American Psychologist 11/2013; 68(8):675-84. DOI:10.1037/a0034380 · 6.87 Impact Factor
  • Source
    [Show abstract] [Hide abstract]
    ABSTRACT: Background: Developing effective community-academic partnerships (CAPs) is challenging, and the steps to build and sustain them have not been well documented. This paper describes efforts to form and sustain the Healthy Community Neighborhood Initiative (HCNI), a CAP to improve health in a low-income community in South Los Angeles. Methods: Moderated, semi-structured discussions with HCNI community and academic partners were used to develop a framework for CAP formation. Results: We identified two key features, shared values and respect, as critical to the decision to form the HCNI. Five elements were identified as necessary for building and sustaining the HCNI: trust, transparency, equity and fairness, adequate resources, and developing protocols to provide structure. We also identified several challenges and barriers and the strategies used in the HCNI to mitigate these challenges. Conclusion: We developed a framework to incorporate and reinforce the key elements identified as crucial in building and sustaining a CAP in a low-income community.
  • [Show abstract] [Hide abstract]
    ABSTRACT: Substantial racial/ethnic disparities exist in the identification and management of major depression. Faith-Based Health Promotion interventions reduce disparities in health screenings for numerous medical conditions. However, the feasibility of systematically screening for depression in faith-based settings has not been investigated. The purpose of this study was to assess the feasibility of using a validated instrument to screen for depression in African-American churches. Participants were recruited between October and November 2012 at three predominantly African-American churches in New York City. A participatory research approach was used to determine screening days. The Patient Health Questionnaire-9 (PHQ-9) was administered to 122 participants. Positive depression screen was defined as a PHQ-9 score ≥10. Descriptive statistics were used to report sample characteristics, prevalence of participants who screened positive, and history of help seeking. Logistic regression analyses were conducted to determine the association of positive depression screen and sociodemographic characteristics. Initial analyses were conducted in 2013, with additional analyses in 2014. The prevalence estimate for positive depression screen was 19.7%. More men (22.5%) screened positive than women (17.7%). Total household income was inversely related to positive depression screen. A similar percentage of respondents had previously sought help from primary care providers as from clergy. It was feasible to screen for depression with the PHQ-9 in African-American churches. The prevalence of positive depression screen was high, especially among black men. Churches may be an important setting in which to identify depressive symptoms in this underserved population. Copyright © 2015 American Journal of Preventive Medicine. Published by Elsevier Inc. All rights reserved.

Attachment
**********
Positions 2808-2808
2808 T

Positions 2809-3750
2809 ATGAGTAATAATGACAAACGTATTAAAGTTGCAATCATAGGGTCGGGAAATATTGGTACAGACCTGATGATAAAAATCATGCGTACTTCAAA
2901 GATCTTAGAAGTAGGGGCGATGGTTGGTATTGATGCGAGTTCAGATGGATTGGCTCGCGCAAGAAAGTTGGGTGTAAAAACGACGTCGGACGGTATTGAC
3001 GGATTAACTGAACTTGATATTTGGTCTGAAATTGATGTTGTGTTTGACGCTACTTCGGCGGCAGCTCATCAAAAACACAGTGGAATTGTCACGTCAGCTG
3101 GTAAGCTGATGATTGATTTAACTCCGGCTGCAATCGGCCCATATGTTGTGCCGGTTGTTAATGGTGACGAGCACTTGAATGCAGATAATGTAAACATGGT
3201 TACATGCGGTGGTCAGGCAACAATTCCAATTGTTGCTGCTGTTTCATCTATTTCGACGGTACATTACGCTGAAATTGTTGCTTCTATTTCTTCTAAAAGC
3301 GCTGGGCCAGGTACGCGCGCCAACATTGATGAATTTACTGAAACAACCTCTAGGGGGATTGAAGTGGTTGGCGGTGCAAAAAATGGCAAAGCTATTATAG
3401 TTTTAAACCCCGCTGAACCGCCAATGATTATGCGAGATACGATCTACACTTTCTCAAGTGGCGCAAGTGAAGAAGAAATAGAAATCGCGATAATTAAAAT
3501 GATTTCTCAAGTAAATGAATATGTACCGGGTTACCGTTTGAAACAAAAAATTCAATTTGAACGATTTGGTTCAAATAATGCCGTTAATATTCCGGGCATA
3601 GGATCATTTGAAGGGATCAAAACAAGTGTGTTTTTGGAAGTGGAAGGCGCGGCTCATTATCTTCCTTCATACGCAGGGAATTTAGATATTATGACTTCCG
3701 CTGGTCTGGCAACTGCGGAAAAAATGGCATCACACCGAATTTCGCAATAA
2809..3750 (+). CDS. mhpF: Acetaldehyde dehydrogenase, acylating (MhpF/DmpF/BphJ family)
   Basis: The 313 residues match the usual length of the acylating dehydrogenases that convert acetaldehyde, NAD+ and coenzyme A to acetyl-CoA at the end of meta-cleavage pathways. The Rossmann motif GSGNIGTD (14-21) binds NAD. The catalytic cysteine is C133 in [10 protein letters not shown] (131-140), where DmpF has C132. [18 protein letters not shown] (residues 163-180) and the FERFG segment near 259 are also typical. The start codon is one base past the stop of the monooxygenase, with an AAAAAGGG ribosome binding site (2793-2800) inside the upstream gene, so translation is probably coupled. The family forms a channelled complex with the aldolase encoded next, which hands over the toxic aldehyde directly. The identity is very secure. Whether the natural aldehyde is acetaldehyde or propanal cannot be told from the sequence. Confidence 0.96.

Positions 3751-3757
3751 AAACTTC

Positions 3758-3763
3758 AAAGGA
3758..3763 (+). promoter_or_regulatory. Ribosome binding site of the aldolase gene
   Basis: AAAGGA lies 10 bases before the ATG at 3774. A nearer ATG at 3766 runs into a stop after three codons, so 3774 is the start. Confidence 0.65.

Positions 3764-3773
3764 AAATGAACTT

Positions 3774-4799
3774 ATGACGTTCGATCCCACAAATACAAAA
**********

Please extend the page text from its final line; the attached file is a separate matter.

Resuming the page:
American journal of preventive medicine 07/2015; 49(4). DOI:10.1016/j.amepre.2015.03.039 · 4.53 Impact Factor

Similar Publications